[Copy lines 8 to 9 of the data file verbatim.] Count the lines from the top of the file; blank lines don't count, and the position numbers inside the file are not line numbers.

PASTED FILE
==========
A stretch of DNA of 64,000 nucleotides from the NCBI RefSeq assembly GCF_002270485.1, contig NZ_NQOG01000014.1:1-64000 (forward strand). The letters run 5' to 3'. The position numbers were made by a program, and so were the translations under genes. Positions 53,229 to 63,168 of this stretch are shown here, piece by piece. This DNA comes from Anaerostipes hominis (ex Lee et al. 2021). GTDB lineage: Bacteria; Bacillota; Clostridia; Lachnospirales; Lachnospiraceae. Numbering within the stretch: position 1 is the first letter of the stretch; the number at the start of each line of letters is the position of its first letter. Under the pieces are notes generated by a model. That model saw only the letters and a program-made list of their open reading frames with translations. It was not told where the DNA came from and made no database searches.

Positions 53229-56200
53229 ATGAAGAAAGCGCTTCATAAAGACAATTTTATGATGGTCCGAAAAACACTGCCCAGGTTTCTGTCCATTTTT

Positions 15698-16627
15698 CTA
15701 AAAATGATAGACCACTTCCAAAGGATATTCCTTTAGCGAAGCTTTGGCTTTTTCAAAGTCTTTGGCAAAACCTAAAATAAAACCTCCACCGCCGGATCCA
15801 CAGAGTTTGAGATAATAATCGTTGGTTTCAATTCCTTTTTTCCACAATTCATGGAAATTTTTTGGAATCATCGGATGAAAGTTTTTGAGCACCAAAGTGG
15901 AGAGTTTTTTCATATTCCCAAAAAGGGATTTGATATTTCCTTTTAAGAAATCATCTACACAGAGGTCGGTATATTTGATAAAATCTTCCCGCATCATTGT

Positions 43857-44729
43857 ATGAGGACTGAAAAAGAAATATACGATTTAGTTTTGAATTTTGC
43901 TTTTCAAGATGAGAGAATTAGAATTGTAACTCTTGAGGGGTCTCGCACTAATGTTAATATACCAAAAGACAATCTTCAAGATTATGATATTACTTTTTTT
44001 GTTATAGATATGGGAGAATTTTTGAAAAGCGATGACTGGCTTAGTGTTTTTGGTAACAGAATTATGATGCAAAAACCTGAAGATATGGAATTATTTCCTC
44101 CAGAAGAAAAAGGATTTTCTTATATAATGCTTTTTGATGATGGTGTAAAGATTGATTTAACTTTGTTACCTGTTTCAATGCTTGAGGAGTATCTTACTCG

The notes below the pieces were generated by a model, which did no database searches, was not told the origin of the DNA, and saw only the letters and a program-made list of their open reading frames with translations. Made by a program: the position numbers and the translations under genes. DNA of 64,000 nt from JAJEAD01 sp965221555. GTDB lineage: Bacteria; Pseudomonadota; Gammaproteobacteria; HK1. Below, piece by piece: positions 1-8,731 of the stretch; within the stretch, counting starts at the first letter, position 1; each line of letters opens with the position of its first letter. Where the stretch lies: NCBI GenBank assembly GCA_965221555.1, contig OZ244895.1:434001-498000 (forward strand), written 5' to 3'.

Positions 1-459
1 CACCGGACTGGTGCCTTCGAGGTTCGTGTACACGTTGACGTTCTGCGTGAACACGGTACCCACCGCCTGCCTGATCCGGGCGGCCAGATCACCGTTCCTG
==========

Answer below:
15901 AGAGTTTTTTCATATTCCCAAAAAGGGATTTGATATTTCCTTTTAAGAAATCATCTACACAGAGGTCGGTATATTTGATAAAATCTTCCCGCATCATTGT

Positions 43857-44729